FIG. 2 shows a resin encapsulated semiconductor device including the lead frame 10 as described above during encapsulation thereof. A semiconductor chip 19 is bonded onto the die pad 11 of the lead frame 10 by using silver paste, following which pads on the semiconductor chip 19 are connected to the respective tips of the electric leads by using a wire bonding technique utilizing gold wires, for example. The lead frame 10 supporting the semiconductor chip 19 is fixedly sandwiched between upper and lower molding dies 20, then resin 21 is injected through a gate or inlet 16 of the molding dies 20 into a cavity 24 defined between the upper and lower molding dies 20. At this time, the resin 21 flows along both the upper surface and the lower surface of the lead frame 10, as shown by arrows, so as to fill the cavity 24 defined between the upper and lower molding dies 20. The resin 21 is then cured and hence the semiconductor chip 19 is encapsulated with the resin. Thereafter, molding dies 20 are separated from the resultant semiconductor device, then side frame portions 15A, electric leads 13 and suspension arms 12 of the lead frame 10 are cut at predetermined positions to obtain a semiconductor device.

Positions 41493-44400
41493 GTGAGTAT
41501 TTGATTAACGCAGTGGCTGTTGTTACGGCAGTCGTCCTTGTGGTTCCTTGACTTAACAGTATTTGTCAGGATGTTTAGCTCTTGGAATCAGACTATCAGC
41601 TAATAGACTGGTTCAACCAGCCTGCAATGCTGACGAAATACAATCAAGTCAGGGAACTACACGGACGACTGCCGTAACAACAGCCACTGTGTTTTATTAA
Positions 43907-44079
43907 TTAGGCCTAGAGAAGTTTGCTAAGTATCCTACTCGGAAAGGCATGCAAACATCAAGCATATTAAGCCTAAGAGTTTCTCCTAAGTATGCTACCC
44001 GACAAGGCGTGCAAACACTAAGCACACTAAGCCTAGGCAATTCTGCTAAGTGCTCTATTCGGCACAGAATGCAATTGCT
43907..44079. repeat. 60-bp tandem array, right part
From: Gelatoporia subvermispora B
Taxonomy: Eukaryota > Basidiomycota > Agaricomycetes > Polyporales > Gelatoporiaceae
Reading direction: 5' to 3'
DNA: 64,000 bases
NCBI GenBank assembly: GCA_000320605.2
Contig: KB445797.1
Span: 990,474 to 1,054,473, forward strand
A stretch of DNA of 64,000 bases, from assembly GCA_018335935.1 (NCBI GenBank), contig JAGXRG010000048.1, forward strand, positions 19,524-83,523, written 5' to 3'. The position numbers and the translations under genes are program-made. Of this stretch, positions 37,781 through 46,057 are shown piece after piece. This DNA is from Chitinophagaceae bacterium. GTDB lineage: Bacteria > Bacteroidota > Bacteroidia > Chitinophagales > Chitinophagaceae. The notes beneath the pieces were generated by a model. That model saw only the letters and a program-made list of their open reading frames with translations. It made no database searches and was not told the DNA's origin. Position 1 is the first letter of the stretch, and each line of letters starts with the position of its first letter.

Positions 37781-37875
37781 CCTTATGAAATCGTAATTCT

In the semiconductor device including the conventional lead frame 10 as described above, thermal stress occurs between the semiconductor chip 19 and the die pad 11 when these elements are heated in a subsequent process, because the lead frame 10, semiconductor chip 19, silver paste, and resin 21 have respective thermal expansion coefficients which significantly differ from one another. This may result in the semiconductor chip 19 separating from the die pad 11 in some cases.

Some improved lead frames have been proposed to overcome the above drawback of the thermal stress, as disclosed in Utilily Model Publication Nos. JM-A-1985-42735and JM-A-1989-130556 and Patent Publication Nos. JP-A-1987-137859and JP-A-1990-125851. FIG. 3 shows a bottom surface of an example of the die pads in the improved lead frames, in which a plurality of slits 22 are formed in the die pad 11 in parallel to the sides thereof so as to improve adhesion between the semiconductor chip and the die pad 11, as well as to reduce thermal stress acting therebetween.